The Type Of Pan Chef Dan Kluger Recommends For Grandma-Style Pizza

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Whether it's Sicilian, Detroit-style, or Chicago-style, pizza often can't be baked without the appropriate pan. So, Mashed reached out to James Beard Award-winning chef Dan Kluger of Greywind to find out what pan works best for grandma-style pizza in particular. When asked what the benefits are of using rectangular pans, and if the type of pan actually makes a difference, Kluger says, "The rectangular pan is really just a preference and is typically a bit easier to fill and form the dough [with]." He continues, "I like a heavy gauge pan like our OXO pans, which also have a textured pattern on the bottom, which I find creates a little more airflow and a better crust." In fact, the kitchen-supply company OXO describes Kluger as a "longtime OXO friend," and one example of his preferred pan is the OXO Good Grips Non-Stick Pro.

Typically, grandma-style pizzas are quite thin, but chef Kluger says using thin versus thick crust is simply a preference. He's a good authority on this, too, as his NYC-based, exclusively to-go pizzeria — Washington Squares – specializes in grandma-style pizza. As for how to achieve a dough that's crispy on the outside but fairly fluffy inside, Kluger advises, "The pan helps, and it's a matter of properly proofing the dough and giving it the correct amount of time. Also, cooking the pizza a little slower and longer helps."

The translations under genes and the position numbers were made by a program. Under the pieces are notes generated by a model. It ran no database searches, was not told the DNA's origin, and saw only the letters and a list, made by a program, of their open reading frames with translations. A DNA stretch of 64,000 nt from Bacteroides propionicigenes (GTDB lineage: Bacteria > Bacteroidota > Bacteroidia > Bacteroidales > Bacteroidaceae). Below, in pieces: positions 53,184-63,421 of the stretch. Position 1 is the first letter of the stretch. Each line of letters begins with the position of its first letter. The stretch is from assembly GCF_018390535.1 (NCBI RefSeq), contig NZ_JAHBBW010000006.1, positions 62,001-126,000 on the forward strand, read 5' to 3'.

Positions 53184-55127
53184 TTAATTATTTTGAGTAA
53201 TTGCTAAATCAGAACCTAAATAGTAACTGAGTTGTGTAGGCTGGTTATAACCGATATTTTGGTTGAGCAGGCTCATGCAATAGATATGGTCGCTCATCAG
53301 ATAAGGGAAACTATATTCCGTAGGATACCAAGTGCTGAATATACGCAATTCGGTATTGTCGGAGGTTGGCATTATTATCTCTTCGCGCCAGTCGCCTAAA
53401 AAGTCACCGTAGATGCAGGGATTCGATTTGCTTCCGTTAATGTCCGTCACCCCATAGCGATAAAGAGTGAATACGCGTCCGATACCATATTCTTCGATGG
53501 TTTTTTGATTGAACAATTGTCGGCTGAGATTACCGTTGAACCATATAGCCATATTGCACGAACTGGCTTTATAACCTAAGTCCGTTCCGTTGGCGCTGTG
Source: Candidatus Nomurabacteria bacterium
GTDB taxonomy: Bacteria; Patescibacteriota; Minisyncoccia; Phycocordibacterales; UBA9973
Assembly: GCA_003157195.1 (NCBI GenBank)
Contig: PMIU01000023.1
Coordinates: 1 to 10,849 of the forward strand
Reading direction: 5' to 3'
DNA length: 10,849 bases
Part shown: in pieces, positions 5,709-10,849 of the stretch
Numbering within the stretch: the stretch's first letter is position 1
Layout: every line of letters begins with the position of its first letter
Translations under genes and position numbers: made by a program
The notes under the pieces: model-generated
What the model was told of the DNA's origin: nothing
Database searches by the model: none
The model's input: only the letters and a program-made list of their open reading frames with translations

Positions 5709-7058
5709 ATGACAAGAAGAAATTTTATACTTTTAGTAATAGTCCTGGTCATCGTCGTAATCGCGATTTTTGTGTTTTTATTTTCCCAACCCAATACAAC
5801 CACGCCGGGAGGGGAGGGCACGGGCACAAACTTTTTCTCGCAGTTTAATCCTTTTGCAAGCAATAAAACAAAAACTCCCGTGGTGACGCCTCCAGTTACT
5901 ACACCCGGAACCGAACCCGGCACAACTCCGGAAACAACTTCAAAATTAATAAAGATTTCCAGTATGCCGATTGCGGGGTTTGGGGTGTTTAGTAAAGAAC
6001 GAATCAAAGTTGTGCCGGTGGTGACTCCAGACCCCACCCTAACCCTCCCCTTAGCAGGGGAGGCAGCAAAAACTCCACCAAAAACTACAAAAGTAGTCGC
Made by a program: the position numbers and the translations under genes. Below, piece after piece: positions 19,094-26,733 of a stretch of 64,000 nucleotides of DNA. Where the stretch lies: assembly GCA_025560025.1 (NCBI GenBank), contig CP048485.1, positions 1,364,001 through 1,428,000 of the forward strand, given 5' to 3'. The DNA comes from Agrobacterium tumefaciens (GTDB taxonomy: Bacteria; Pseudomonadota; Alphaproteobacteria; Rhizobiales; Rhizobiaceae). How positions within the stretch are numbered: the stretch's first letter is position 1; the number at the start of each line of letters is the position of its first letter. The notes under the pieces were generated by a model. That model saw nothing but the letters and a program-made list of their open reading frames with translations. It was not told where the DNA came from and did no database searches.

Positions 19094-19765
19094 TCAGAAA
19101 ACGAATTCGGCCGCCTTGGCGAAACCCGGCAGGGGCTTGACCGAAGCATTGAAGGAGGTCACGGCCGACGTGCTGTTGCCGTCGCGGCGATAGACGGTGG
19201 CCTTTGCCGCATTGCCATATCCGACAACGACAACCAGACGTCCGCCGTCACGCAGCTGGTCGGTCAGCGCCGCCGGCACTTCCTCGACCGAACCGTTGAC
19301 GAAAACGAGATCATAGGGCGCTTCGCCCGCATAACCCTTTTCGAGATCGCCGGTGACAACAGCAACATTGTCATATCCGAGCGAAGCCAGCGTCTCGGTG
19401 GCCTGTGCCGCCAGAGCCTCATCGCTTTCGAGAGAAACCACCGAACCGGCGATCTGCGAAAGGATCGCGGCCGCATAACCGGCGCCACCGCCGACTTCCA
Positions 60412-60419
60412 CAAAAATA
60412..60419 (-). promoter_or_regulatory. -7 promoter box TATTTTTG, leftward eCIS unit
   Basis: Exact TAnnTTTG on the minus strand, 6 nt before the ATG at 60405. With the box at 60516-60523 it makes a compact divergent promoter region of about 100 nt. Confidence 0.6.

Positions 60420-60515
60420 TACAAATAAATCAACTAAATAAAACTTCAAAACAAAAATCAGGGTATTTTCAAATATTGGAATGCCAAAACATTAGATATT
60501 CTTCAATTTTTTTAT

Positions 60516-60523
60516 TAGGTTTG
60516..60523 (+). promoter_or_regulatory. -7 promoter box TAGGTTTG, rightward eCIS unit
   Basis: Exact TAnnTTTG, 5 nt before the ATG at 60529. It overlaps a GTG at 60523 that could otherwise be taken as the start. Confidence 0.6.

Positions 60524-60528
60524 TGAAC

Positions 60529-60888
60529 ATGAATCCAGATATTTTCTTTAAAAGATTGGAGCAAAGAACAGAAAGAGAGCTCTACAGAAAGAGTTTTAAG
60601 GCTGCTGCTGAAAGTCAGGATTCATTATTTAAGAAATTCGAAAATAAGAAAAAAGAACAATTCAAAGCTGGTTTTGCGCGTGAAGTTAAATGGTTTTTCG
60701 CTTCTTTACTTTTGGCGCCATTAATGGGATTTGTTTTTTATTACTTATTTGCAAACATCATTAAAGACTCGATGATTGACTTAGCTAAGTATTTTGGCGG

What exactly is grandma-style pizza?

Grandma-style pizza was originated in New York by Italian immigrants, who made it in a similar manner to Sicilian pizza. However, there are too many differences between the two to use these terms interchangeably. One difference is in the way grandma-style pizza is prepared. First, the dough covers an olive-oil-coated rectangular pan, then the cheese goes in first, while the sauce goes above it.

Adding cheese before sauce prevents the dairy from getting burnt, the generous amount of olive oil helps chefs remove the pizza from the pan while ensuring the crust is extra crispy, and the usual non-proofing of the dough further crisps up the crust. However, as chef Dan Kluger points out, it can also come down to how that dough is proofed — if one decides to proof it, after all. Arguably the biggest difference between grandma-style and Sicilian pizza, though, is the final product. While both types of pizza are crispy, grandma-style is ultimately a bit denser on the inside than Sicilian pizza's notably fluffy interior.